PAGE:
As alluded to in the other films, however, wanting what’s owed in riches is hardly the most important care in Middle Earth. Gandalf has arrived at the door of Sauron’s remains and sees with his own eyes how this monster has grown stronger. Barely escaping with his own life he rides to the mountain to warn all who have gathered about the imminent threat they should band together to defeat. It’s through this additional thread that Jackson is able to weave The Hobbit’s actual climax with the bridge material setting up The Lord of the Rings trilogy he completed years ago. I have to give him credit for this because I expected multiple endings a la The Return of the King once the battle ended so more random vignettes could fill in the gap.
The concurrent development of both halves to this newly cobbled epic is handled deftly as things coalesce seamlessly with Legolas (Orlando Bloom) and Tauriel (Evangeline Lilly) dealing with exposition and the orcs simultaneously while Thorin attempts to escape the selfish ego guiding his hand. Multiple small conflicts arise within the larger examples as enemies unite, family fractures, and loved ones are lost. Sauron/The Necromancer plays a much larger role than he may in the book, but thankfully he remains in the background as a guiding force for evil rather than the physical evil at hand. His inclusion helps give Gandalf and the Elves more purpose and the war therefore more weight than the petty feud for gold can provide. And in great fantasy fashion it all unfolds in a spectacularly violent dance.
I read The Hobbit over a decade ago and therefore recall very few details before witnessing them onscreen to jog my memory. Even so, I didn’t remember any of the stakes involved in Act Three. Characters die in highly emotional ways to the point where the little girl behind me began audibly weeping at the sheer magnitude of their loss. This isn’t some fairy tale skirmish ending in truce before bloodshed begins—these dwarves, elves, and men engage in a life or death situation for themselves and those they love. Similar to the Battle at Helm’s Deep, we swoop in from the sky and simply witness the theatrics of hundreds upon hundreds of soldiers colliding. Each species has its own style and they all converge in a mass of aggression as equally beautiful as it is bittersweet.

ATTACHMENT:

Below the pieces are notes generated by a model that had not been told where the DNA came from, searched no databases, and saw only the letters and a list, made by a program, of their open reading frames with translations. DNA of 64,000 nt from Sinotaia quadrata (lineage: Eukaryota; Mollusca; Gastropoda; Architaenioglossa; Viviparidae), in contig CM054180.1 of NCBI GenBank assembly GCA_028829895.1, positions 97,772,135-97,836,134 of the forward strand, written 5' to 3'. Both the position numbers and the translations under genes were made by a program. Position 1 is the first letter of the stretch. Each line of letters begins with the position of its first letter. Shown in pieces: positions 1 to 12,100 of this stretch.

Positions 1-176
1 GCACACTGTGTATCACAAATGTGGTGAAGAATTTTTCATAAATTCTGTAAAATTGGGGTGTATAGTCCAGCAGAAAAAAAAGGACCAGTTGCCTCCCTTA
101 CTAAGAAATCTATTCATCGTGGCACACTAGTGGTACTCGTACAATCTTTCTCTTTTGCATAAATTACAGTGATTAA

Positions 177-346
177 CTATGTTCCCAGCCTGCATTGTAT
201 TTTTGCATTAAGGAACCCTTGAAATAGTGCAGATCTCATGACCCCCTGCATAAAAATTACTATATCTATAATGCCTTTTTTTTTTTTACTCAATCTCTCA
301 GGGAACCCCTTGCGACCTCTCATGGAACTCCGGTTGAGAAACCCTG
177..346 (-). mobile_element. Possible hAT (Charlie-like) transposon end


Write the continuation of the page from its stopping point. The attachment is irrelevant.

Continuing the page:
The acting is superb—even Ryan Gage‘s comically wormy Alfrid—and the artistry second-to-none. There’s some fat here and there in the grand scheme, but it isn’t glaring since it’s finally resolving the excess from An Unexpected Journey and Desolation of Smaug. The Battle of the Five Armies is therefore the tightest of the three as well as the most fun and perhaps accomplished too. By integrating the Sauron backdrop amongst the rest, nothing seems exceptionally tacked-on or out-of-place and I could sit back and watch without any frustrating minutiae taking me away from the action. From the moment Thorin declines Bard’s appeal for peace to the moment the last body falls, I was invested heart and soul. You may need almost six-hours of exposition to feel the same, but I dare say it’s worth the trouble.
Rating: PG-13 | Runtime: 144 minutes | Release Date: December 17th, 2014 (USA)
Studio: Warner Bros.
Director(s): Peter Jackson
Writer(s): Fran Walsh, Philippa Boyens, Peter Jackson & Guillermo del Toro /
J.R.R. Tolkien (novel The Hobbit)